It was among the sectors hit hardest by coronavirus restrictions. Now it can dare to look forward with confidence.

New figures from the Office for National Statistics (ONS) have underlined the recovery of Scottish tourism from the pandemic and raised the prospect of a new era of growth, at least as far as international visitors to the country are concerned.

The 2023 International Passenger Survey by the ONS shows that people from overseas made nearly four million visits to Scotland in 2023. Crucially for the tourism industry, this number was 15% higher than in 2019, the year before the pandemic struck, while visitor spend was up 41%.

Scotland also attracted the highest proportion of overseas holiday visits among all the nations and regions of the UK.

For a sector that was laid so low by the dramatic curtailment of air travel in the depths of the coronavirus crisis, not to mention the myriad restrictions imposed on tourist attractions around Scotland to curb the spread of Covid-19, the figures must seem especially sweet.

READ MORE: Scotland's 'most profitable sector by far' revealed

Indeed, it was little wonder that the report was hailed by Malcolm Roughead, outgoing chief executive of VisitScotland, as a “turning point” for the industry in Scotland.

“They [the statistics] are further evidence of the strength of Scotland’s offering and the clear desire for people across the world to experience this, with record demand from North America,” said Mr Roughead, who will retire later this year and be succeeded by Vicki Miller, currently director of marketing and digital at the tourism agency.

“Our international visitors are hugely important to Scotland’s tourism industry, as well as the wider economy. They often stay longer and spend more, generating several billions of pounds annually, supporting a wide range of businesses, jobs, and communities across the country. With many businesses still recovering from the challenges of the pandemic and current economic climate, this will be welcome news.”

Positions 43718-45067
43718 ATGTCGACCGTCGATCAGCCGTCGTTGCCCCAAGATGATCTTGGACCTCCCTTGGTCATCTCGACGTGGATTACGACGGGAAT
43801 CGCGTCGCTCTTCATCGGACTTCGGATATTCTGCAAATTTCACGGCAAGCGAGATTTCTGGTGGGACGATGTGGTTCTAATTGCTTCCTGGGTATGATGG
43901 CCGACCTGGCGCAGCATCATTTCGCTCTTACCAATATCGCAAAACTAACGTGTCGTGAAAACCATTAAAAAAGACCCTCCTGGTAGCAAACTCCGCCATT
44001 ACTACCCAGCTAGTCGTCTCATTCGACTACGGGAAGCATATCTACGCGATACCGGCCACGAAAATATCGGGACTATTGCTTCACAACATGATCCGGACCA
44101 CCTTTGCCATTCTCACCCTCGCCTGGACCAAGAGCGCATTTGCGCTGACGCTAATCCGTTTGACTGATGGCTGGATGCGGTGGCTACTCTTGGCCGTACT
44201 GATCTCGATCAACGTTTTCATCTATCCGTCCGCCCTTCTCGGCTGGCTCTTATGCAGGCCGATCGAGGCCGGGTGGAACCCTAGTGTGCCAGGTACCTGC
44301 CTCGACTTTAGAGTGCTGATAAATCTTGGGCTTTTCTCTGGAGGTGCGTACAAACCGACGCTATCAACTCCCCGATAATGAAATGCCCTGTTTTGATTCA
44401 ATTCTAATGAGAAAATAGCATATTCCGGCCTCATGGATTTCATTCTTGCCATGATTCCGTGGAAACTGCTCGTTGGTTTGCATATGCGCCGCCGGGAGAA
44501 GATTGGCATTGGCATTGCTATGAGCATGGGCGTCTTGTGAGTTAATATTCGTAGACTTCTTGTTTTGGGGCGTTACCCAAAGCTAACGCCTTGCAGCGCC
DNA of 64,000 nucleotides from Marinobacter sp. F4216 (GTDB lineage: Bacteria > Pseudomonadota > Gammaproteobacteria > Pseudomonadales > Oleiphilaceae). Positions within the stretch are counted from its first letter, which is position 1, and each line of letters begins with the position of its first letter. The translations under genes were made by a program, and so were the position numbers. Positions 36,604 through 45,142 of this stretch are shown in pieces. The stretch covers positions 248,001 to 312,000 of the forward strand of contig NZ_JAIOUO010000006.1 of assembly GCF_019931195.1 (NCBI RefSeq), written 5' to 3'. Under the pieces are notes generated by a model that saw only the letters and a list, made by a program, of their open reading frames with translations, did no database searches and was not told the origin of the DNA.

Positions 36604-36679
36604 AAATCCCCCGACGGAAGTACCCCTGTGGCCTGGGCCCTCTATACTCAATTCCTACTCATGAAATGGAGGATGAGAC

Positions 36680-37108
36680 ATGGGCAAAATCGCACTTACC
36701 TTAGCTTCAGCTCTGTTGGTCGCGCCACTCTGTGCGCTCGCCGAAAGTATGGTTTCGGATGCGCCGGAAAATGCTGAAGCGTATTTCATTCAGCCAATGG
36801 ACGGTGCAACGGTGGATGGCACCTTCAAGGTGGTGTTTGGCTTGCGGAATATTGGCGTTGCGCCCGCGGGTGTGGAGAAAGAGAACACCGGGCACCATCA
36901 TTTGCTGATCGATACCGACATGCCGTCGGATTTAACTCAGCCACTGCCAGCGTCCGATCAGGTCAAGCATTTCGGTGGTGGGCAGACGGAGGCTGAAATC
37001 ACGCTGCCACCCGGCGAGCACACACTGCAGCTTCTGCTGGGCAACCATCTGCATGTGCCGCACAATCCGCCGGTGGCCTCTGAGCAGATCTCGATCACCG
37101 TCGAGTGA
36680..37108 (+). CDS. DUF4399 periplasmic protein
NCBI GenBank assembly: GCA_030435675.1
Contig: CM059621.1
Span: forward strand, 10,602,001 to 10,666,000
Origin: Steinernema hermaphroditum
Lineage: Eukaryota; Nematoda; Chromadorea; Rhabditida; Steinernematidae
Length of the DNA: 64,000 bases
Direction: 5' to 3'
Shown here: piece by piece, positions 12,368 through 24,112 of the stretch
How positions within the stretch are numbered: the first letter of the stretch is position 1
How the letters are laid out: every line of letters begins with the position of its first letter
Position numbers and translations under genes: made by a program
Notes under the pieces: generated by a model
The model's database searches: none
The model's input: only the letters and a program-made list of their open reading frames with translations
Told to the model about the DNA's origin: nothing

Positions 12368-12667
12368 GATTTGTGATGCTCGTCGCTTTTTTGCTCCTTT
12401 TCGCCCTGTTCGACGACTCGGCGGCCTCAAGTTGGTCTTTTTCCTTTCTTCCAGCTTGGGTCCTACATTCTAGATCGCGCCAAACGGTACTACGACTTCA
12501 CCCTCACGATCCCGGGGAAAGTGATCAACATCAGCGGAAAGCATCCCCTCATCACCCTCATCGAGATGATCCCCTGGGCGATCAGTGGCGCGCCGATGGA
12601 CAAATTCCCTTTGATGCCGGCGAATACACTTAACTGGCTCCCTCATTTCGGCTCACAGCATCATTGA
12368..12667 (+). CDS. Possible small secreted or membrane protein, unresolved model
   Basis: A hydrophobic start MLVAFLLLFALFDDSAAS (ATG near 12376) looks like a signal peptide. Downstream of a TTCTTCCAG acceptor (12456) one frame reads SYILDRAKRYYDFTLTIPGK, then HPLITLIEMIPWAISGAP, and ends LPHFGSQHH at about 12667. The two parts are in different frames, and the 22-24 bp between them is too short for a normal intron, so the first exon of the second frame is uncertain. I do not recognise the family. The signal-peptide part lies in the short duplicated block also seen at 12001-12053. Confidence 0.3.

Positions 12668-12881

Encouragingly for the industry, the momentum appears to have continued building this year. Mr Roughead said early feedback from tourism businesses, the travel trade and VisitScotland’s airline partners has signalled “increasing interest for visiting at different times of the year and exploring lesser-known locations”. This seems especially encouraging for a sector that has long strived to elongate the tourism season and promote more of what the country has to offer.

READ MORE: Outgoing VisitScotland chief looks back on highs and lows

“By encouraging regional and seasonal spread we can ensure Scotland remains a competitive year-round, must-see, must-return destination,” Mr Roughead added.

Yet for all there are reasons for the industry to be optimistic, challenges remain. While tourists from key markets such as North America are returning in healthy numbers, the all-important domestic market - still the biggest part of tourism in Scotland - is far from firing on all cylinders.

Figures for the home tourism market for 2023 have still to be released, but the latest domestic sentiment tracker from VisitScotland, published last week, provides a useful snapshot on the current state of play.

Based on data collected from fieldwork carried out between February and April this year, the report found that the cost of living crisis is continuing to strongly influence domestic trip taking, with no clear changes as to the personal impact it is having on people.